Biostimulant effects of rhizobacteria on wheat growth and nutrient uptake depend on nitrogen application and plant development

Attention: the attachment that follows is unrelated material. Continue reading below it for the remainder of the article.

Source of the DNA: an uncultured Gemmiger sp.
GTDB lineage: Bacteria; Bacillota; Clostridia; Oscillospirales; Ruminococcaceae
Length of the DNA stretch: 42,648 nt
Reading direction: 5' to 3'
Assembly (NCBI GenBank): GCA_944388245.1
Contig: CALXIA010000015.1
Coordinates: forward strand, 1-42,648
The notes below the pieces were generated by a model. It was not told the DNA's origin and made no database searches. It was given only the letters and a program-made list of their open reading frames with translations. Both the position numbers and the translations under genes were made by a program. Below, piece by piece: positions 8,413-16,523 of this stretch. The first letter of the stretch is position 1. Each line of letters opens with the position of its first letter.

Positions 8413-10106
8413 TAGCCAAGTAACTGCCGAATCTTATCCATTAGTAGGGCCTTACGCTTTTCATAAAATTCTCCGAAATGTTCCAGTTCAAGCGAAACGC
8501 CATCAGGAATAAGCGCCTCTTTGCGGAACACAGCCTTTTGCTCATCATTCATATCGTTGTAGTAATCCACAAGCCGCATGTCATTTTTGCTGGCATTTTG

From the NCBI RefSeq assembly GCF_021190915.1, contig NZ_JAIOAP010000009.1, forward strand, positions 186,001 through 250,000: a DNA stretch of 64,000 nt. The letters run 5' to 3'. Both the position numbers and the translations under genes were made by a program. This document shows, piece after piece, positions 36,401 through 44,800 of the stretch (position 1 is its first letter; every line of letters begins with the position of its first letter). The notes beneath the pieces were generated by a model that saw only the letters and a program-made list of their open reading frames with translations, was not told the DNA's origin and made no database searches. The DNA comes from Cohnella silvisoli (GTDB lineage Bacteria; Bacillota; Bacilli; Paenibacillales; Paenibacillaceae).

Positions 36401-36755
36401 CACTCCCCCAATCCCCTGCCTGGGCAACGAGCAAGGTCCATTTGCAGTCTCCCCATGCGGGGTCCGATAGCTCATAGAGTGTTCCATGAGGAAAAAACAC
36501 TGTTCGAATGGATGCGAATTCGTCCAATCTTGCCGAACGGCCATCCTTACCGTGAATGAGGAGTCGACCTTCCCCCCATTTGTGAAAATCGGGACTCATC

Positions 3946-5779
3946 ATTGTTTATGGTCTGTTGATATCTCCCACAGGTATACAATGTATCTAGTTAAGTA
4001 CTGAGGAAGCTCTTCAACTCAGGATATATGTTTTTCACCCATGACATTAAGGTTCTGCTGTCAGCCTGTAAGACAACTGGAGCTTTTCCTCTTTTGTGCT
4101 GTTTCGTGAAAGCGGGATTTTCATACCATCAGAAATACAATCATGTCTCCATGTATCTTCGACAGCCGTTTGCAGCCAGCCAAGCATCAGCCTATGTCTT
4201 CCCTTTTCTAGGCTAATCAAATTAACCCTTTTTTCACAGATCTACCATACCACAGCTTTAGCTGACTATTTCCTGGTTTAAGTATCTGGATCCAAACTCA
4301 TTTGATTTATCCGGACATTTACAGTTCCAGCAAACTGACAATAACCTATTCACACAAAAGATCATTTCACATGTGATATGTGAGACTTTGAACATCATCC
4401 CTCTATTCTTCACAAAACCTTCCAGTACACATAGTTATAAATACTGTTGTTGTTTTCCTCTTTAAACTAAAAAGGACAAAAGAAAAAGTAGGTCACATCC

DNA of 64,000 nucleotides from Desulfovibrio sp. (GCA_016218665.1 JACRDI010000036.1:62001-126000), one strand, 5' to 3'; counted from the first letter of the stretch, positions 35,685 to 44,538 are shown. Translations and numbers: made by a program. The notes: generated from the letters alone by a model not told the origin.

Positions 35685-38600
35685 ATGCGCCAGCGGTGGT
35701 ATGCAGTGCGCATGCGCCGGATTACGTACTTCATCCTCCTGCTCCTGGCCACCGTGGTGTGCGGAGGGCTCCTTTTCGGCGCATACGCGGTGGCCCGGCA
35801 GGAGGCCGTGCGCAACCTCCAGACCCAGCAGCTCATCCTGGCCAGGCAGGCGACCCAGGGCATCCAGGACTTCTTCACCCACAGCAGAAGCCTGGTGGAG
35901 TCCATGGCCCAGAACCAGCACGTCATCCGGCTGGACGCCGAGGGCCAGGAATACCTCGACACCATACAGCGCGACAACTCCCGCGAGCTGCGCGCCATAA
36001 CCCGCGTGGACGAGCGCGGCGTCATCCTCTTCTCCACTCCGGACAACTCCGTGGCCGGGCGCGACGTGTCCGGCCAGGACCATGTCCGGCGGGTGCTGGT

The capacity of plant growth-promoting rhizobacteria (PGPR) – Bacillus amyloliquefaciens GB03 (BamGB03), B. megaterium SNji (BmeSNji), and Azospirillum brasilense 65B (Abr65B) – to enhance growth and nutrient uptake in wheat was evaluated under different mineral N fertilizer rates, in sterile and non-sterile soils, and at different developmental stages. In gnotobiotic conditions, the three strains significantly increased plant biomass irrespective of the N rates. Under greenhouse conditions using non-sterile soil, growth promotion was generally highest at a moderate N rate, followed by a full N dose, while no significant effect was observed for the inoculants in the absence of N fertilizer. At 50N, plant biomass was most significantly increased in roots (up to +45% with Abr65B) at stem-elongation stage and in the ears (+19–23% according to the strains) at flowering stages. For some nutrients (N, P, Mn, and Cu), the biomass increases in roots and ears were paralleled with reduced nutrient concentrations in the same organs. Nevertheless, growth stimulation resulted in a higher total nutrient uptake and higher nutrient uptake efficiency. Furthermore, Abr65B and BmeSNji counteracted the reduction of root development caused by a high N supply. Therefore, combining PGPR with a proper cultivated system, N rate, and plant stage could enhance their biostimulant effects.